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Cisco sets a foundation for AI network infrastructure

Cisco sets a foundation for AI network infrastructure

Cisco adds two new high-end programmable Silicon One devices that can support massive GPU clusters for AI/ML workloads.

Credit: Cisco

Cisco is taking the wraps off new high-end programmable Silicon One processors aimed at underpinning large-scale Artificial Intelligence (AI)/Machine Learning (ML) infrastructure for enterprises and hyperscalers.

The company has added the 5nm 51.2Tbps Silicon One G200 and 25.6Tbps G202 to its now 13-member Silicon One family that can be customised for routing or switching  from a single chipset, eliminating the need for different silicon architectures for each network function. This is accomplished with a common operating system, P4 programmable forwarding code, and an SDK.

The new devices, positioned at the top of the Silicon One family, bring networking enhancements that make them ideal for demanding AI/ML deployments or other highly distributed applications, according to Rakesh Chopra, a Cisco Fellow in the vendor’s Common Hardware Group.

“We are going through this huge shift in the industry where we used to build these sorts of reasonably small high-performance compute clusters that seemed large at the time but nothing compared to the absolutely huge deployments required for AI/ML,” Chopra said. AI/ML models have grown from needing a few GPUs to needing tens of thousands linked in parallel and in series. “The number of GPUs and the scale of the network is unheard of.”

The new Silcon One enhancements include a P4-programmable parallel-packet processor capable of launching more than 435 billion lookups per second.

“We have a fully shared packet buffer where every port has full access to the packet buffer regardless of what’s going on,” Chopra said. This is in contrast with allocating buffers to individual input and output ports, which means the buffer you get depends on which port the packets go to. “That means that you’re less capable of writing through traffic bursts and more likely to drop a packets which really decreases AI/ML performance,” he said.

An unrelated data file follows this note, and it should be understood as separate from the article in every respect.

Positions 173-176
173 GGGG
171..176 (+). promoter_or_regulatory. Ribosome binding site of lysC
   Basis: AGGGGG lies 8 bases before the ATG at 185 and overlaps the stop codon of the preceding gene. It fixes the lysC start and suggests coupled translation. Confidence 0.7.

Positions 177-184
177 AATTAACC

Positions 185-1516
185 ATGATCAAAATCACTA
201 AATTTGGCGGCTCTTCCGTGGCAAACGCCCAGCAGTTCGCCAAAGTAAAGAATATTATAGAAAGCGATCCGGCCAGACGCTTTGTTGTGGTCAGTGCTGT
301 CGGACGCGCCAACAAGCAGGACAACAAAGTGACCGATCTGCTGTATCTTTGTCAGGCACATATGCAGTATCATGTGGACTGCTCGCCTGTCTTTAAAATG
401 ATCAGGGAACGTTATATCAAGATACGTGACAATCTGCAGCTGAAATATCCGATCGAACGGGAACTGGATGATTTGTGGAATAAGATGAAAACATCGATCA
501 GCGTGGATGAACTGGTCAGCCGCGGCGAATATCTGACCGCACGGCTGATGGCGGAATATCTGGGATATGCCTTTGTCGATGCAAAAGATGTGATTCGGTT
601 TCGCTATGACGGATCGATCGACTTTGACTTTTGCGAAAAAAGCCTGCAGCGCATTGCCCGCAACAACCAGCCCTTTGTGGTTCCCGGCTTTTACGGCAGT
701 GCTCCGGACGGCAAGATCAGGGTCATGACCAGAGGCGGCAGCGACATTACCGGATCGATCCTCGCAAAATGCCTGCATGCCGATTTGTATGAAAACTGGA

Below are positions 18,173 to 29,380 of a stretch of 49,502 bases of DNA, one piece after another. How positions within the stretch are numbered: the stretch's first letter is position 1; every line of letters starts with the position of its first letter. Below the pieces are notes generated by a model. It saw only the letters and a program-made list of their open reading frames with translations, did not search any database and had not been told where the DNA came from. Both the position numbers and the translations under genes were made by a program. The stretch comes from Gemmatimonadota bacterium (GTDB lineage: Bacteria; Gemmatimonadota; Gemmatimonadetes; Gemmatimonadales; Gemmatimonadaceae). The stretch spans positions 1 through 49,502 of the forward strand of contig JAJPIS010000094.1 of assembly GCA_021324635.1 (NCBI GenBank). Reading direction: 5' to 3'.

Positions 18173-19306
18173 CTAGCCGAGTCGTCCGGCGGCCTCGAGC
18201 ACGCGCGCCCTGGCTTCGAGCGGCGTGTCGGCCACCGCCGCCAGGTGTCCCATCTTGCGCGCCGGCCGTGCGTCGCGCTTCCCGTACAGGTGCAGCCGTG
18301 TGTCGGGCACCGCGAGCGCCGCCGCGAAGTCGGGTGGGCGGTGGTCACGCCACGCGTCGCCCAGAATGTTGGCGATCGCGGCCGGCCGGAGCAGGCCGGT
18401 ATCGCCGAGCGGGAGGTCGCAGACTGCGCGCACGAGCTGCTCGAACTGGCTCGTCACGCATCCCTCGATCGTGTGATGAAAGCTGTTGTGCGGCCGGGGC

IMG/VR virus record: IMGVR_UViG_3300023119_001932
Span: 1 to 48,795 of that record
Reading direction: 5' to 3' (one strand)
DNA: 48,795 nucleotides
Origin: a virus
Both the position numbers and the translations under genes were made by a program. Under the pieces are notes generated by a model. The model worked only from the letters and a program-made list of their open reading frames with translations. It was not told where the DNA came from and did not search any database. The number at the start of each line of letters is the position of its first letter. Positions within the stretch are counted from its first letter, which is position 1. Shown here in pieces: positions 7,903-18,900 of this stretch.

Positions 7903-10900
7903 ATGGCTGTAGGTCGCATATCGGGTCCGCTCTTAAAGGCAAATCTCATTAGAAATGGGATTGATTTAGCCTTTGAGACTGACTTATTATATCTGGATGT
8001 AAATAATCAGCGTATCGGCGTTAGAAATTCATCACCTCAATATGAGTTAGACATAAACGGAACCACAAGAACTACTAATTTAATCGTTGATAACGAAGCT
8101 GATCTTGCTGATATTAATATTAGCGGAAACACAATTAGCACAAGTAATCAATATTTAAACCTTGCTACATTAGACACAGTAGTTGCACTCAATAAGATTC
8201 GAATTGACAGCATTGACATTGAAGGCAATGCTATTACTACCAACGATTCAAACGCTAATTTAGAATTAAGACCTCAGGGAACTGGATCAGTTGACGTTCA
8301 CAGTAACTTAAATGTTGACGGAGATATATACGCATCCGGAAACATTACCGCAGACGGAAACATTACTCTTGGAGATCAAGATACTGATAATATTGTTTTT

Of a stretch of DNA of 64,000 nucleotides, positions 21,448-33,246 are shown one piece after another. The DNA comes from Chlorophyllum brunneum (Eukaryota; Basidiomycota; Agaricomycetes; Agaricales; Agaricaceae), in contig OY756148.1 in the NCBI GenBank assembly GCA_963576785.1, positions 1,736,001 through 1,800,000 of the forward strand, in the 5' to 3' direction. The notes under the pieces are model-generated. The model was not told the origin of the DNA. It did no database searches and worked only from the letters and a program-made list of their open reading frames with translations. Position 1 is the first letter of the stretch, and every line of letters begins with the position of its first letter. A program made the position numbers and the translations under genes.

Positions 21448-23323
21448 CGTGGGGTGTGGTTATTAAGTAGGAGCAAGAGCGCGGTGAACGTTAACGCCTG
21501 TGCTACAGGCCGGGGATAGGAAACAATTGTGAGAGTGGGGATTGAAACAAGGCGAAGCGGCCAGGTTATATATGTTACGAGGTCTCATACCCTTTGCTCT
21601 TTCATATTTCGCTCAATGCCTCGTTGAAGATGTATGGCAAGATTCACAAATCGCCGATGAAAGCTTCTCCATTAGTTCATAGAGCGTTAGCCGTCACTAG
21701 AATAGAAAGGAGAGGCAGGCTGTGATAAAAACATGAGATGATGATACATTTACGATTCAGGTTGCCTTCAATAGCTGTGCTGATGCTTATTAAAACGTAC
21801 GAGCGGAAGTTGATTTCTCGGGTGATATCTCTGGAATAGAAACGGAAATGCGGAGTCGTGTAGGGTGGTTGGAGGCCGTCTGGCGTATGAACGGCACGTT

In addition, each silicon device can support 512 Ethernet ports letting customers build a 32K 400G GPU AI/ML cluster requiring 40% fewer switches than other silicon devices needed to support that cluster, Chopra said.

Core to the Silicon One system is its support for enhanced Ethernet features such as improved flow control, congestion awareness, and  avoidance.

The system also includes advanced load-balancing capabilities and “packet-spraying” that spreads traffic across multiple GPUs or switches to avoid congestion and improve latency. Hardware-based link-failure recovery also helps ensure the network operates at peak efficiency, the company stated.

Combining these enhanced Ethernet technologies and taking them a step further ultimately lets customers set up what Cisco calls a fully Scheduled Fabric. 

In a Scheduled Fabric, the physical components—chips, optics, switches—are tied together like one big modular chassis and communicate with each other to provide optimal scheduling behavior, Chopra said. "Ultimately what it translates to is much higher bandwidth throughput, especially for flows like AI/ML, which lets you get much lower job-completion time, which means that your GPUs run much more efficiently.”

With Silicon One devices and software, customers can deploy as many or as few of these features as they need, Chopra said.

Cisco is part of a growing AI networking market that includes Broadcom, Marvell, Arista and others that is expected to hit $10B by 2027, up from the $2B it is worth today, according to a recent blog from the 650 Group.

“AI networks have already been thriving for the past two years. In fact, we have been tracking AI/ML networking for nearly two years and see AI/ML as a massive opportunity for networking and one of the main drivers for data-center networking growth in our forecasts,” the 650 blog stated. “The key to AI/ML’s impact on networking is the tremendous amount of bandwidth AI models need to train, new workloads, and the powerful inference solutions that appear in the market. In addition, many verticals will go through multiple digitisation efforts because of AI during the next 10 years.”

The Cisco Silicon One G200 and G202 are being tested by unidentified customers now and are available on a sampled basis, according to Chopra.  


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